List of Prohibited Areas


From August 2020 onwards, the Government of Pakistan lifted its stay-at-home orders, and intercity domestic travel along with mass transit services have been resumed in most cities. The country's security environment has improved considerably since 2014 after the security forces decided to undertake concerted counter-terrorist-and-militant-operations.

In all the major cities in Pakistan, particularly Islamabad, the federal capital, there's a large number of security personnel, resources, and infrastructure deployed to respond to any emergency readily. Although threats still exist, terrorist attacks are relatively rare in major cities of Pakistan. Still, there are certain prohibited areas where tourists, mainly Indians, are barred from visiting.

The government of Pakistan has released official guidelines regarding the areas tourists cannot visit and precautionary measures every tourist needs to abide by when visiting the Pakistan. According to these guidelines, tourists should keep changing their routes and timings if they regularly travel to a particular destination. Also, they must stay aware of local events, news, and surroundings. Tourists should be mindful of their surroundings, especially around the public markets, military and government institutions, restaurants, and other locations.

To timely receive security alerts, tourists can enroll in the Smart Traveler Enrollment Program (STEP). It will make it easier for the concerned authorities to find you in case of an emergency. We suggest that tourists must immediately follow the Pakistani State Department on Facebook and Twitter after arriving in Pakistan.

Prohibited Areas:

Baluchistan Province:

Avoid traveling to Baluchistan province because it is marred with an active separatist movement and terrorist groups are also active in this region. Moreover, Baluchistan is home to sectarian conflicts, and anti-state forces regularly carry out terrorist attacks against government officials, civilians, and security forces. They want to destabilize the province, which is why Pakistan's government has included Baluchistan in its list of prohibited areas for tourists.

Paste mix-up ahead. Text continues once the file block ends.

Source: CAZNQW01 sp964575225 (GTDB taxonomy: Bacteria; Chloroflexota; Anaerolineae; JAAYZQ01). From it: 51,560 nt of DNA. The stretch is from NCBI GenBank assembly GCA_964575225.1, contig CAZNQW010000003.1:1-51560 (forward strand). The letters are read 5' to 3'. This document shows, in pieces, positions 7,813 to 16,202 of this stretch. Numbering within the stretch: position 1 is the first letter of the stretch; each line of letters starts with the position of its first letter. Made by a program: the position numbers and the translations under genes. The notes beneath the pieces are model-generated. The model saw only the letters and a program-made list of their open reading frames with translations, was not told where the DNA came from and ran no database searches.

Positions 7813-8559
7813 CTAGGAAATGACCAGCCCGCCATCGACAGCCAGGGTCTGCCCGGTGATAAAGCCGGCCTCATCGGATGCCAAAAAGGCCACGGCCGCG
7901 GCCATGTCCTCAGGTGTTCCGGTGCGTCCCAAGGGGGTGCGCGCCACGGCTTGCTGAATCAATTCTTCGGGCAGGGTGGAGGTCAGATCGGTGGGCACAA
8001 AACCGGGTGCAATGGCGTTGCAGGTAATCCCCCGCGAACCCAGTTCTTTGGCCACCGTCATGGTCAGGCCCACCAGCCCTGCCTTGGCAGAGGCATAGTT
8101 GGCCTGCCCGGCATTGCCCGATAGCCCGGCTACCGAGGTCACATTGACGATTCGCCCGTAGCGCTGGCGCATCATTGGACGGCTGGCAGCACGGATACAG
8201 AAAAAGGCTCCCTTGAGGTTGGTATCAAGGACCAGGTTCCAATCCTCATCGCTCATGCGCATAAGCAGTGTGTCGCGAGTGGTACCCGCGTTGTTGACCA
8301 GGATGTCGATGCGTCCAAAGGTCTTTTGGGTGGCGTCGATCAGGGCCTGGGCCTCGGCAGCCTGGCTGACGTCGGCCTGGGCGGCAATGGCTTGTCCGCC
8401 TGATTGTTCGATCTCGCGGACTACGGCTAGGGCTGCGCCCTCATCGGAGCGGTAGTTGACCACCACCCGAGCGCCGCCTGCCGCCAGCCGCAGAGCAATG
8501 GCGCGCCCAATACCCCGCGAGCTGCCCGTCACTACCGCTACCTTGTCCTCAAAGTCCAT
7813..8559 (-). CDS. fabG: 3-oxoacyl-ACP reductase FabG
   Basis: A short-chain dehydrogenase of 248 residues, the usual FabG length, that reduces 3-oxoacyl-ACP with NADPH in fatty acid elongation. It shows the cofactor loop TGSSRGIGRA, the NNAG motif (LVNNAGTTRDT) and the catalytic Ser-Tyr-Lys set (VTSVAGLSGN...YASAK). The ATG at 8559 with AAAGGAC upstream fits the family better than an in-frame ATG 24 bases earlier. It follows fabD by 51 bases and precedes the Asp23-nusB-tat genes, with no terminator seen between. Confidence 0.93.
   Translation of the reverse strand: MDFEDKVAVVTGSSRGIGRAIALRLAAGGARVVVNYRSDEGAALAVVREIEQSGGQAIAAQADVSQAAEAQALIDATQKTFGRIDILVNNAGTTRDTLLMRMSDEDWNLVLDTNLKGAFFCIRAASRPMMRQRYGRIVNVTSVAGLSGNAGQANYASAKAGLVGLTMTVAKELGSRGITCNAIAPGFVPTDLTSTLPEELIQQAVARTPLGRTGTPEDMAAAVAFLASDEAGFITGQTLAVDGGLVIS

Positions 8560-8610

KPK Province and former FATA:

Tourists must avoid traveling to KPK province, including the former FATA (Federally Administered Tribal Areas). The region is an active hub of insurgent and terrorist groups that carry out targeted attacks against non-governmental organizations (NGOs), civilians, government officials, offices, and security forces. Historically, these groups haven't discriminated between civilians and government officials; kidnapping attempts and assassinations are common around this region.

Line of Control Vicinity:

You must avoid traveling to Pakistan-India borders since this area has a high number of militant groups. On both sides of the line of control (LoC), Pakistan and India have maintained strong military presence while their military forces regularly exchange artillery fire and gunfire across the LoC. The only safe and officially recognized border crossing connecting the two nations is in the Punjab province known as the Wagah border. It connects the country with the Atari border on the Indian side. However, you must confirm the status of the Wagah border crossing before starting your journey. Moreover, you will need an India visa to enter India.